2008_%202_cheung.jpgA veteran of Nobu and Ruby Foo’s, Chris Cheung was hired 5 months ago to replace Patricia Yeo at Monkey Bar, the red satin and black lacquer midtown institution known primarily for its, well, monkey theme. In an effort to reemphasize the food quotient of the restaurant, the 38 year-old chef maintains an inventory of global tastes and reassembles them using the template of traditional Chinese food: The curly fries, for example, that come with the burger are made with taro, and the burger itself is served on a bao bun made in-house. The result is not fusion, or an eclectic cook-by-numbers approach to food; Cheung seems to spend a lot of time thinking about ingredients, so the food at Monkey Bar isn’t really served with anything added for dramatic effect, and the plate presentations are relatively uncomplicated. Cheung calls his style “Evolutionary Chinese Cooking.”

For Chinese New Year on Thursday (and through February 13th), the chef has added more traditional touches to complement his menu including a shrimp with lobster sauce (for prosperity), served with fresh wonton noodles (representing longevity). We sat down at Monkey Bar with Chris Cheung to talk about his food, got some tips for Chinatown dining, and found out how he might have inadvertently changed the modern restaurant world by paying careful attention to black cod.

How did you end up here at Monkey Bar?
Two paths converged: One of them was that I left Almond Flower Bistro in Chinatown. That restaurant allowed me to sort of set the stage for what I'm doing here at Monkey Bar- I didn't know it at the time, of course. I've always wanted to do Chinese food since I grew up in Chinatown and I'm Chinese, and this is the perfect setting for that.

You grew up in Chinatown?
Yep. My cousin still lives on Mott Street, in an apartment my grandmother had moved into 50 years ago.

Can you talk a little bit how your culinary background up until Monkey Bar?
I was part of the opening team at Nobu doing Japanese food, cooked Thai at Typhoon Brewery but again, I've always wanted to do Chinese food. I never got to sink my teeth into it professionally, and Almond Flower really allowed me the opportunity to do that. Being in the middle of Chinatown I got a lot of advice and tips, and learned some new techniques along the way. Things went a little bit south, I guess, at Almond Flower, but on the other side of that was Monkey Bar: When the original chef didn’t work out, the Glazier group looked for a new chef. It’s an amazing environment here for me to showcase my food, so I jumped at the opportunity.

You call the food you're doing "Evolutionary Chinese Cuisine." What that's all about?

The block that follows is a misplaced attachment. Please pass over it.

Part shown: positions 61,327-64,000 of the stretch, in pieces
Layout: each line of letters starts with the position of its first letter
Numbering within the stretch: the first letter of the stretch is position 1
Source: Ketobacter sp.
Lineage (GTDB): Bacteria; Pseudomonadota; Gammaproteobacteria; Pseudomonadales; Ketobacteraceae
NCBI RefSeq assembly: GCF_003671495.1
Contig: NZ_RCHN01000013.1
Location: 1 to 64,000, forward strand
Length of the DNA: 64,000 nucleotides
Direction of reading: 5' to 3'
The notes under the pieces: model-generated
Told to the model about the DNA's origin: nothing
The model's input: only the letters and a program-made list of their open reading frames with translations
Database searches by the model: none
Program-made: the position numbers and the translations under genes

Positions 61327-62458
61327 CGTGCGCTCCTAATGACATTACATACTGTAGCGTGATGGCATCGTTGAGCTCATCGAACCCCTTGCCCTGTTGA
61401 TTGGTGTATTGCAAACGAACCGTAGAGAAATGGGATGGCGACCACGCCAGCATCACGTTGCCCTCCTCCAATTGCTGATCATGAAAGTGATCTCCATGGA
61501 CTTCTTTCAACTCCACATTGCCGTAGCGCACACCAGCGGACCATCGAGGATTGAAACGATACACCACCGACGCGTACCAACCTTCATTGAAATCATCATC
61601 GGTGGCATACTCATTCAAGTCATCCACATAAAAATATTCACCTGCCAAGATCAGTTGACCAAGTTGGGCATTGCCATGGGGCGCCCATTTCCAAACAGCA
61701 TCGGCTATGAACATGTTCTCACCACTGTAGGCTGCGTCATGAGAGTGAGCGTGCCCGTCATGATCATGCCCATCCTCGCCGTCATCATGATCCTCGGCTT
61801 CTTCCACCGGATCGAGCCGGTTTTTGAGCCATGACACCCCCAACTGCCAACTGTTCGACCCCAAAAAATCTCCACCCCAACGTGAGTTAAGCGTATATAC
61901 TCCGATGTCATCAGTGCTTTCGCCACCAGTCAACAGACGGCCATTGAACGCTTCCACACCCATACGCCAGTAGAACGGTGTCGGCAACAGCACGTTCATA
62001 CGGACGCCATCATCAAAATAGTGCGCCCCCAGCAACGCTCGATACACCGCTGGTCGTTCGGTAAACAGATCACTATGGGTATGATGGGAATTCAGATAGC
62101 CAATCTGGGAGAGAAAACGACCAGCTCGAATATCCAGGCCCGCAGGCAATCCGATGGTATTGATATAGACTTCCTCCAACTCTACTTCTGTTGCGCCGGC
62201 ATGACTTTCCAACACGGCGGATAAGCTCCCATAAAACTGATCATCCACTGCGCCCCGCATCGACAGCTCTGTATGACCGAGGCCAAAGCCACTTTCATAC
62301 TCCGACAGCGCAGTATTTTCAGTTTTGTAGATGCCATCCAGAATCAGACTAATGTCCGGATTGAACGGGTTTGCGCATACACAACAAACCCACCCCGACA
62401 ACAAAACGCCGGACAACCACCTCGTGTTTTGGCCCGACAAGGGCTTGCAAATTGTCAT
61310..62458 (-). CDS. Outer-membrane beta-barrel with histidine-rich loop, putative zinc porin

For the "evolutionary" part, I take high-end Western ingredients and cook using more-or-less traditional Chinese techniques. I'll also do the reverse: use Chinese ingredients in a traditional Western preparation. I know both cuisines and respect the soul of both, and I won't cook things that have to be forced to work together. In the end I stick to what tastes good, and I guess modernizing in some sense what Chinese food can be in the city in the process.

So it's different than both high-end Chinese and more traditionalist Chinatown restaurants.
On the high end of things, I've eaten at Shun Lee many times; it's good, classic Chinese food. But I think the city is sort of crying out for another kind of Chinese food. I don't say better, but different. People take a lot of the smaller spots for granted, especially in Chinatown, because there are so many tiny but great take-out spots.

Can you recommend a couple of good Chinatown spots?
Sure- there are some more geared toward Chinese tastes, and others geared toward Chinese-American tastes. There's Hop Kee on Mott Street for really great Cantonese cooking, which is becoming a dying culinary art because of a greater influx of Fuzhou immigrants who have their own style and regional cuisine. Hey Hey restaurant is also good. It's now called Tak Hey but the old sign's still there. There's also New South Wind on Division Street. Their pork chop rice is the best in Chinatown.

I've heard that you cook using, for a lack of a better word, "secret" Chinese cooking techniques.

Let me just give you an example: With Japanese, Thai, and Vietnamese cooking- there are a lot of American and Western chefs that have taken a liking to the styles and ingredients. They're cooking it, but on the other hand, you don't really see American chefs really cooking Chinese food. The reason for this is that the "old men" Chinese chefs keep their recipes secret. I worked for one who used to make his sauces in the walk-in refrigerator during lunch just so nobody could see what he was doing. Basically, it's partly a "they're mine" mentality, but in the community it also means your job. My aunt and uncle owned a small Chinese coffee shop, and my uncle has never given away any of his recipes- they're just secret. He won't even write them down for my aunts, even if they want to cook this stuff at home for themselves.

Why is that?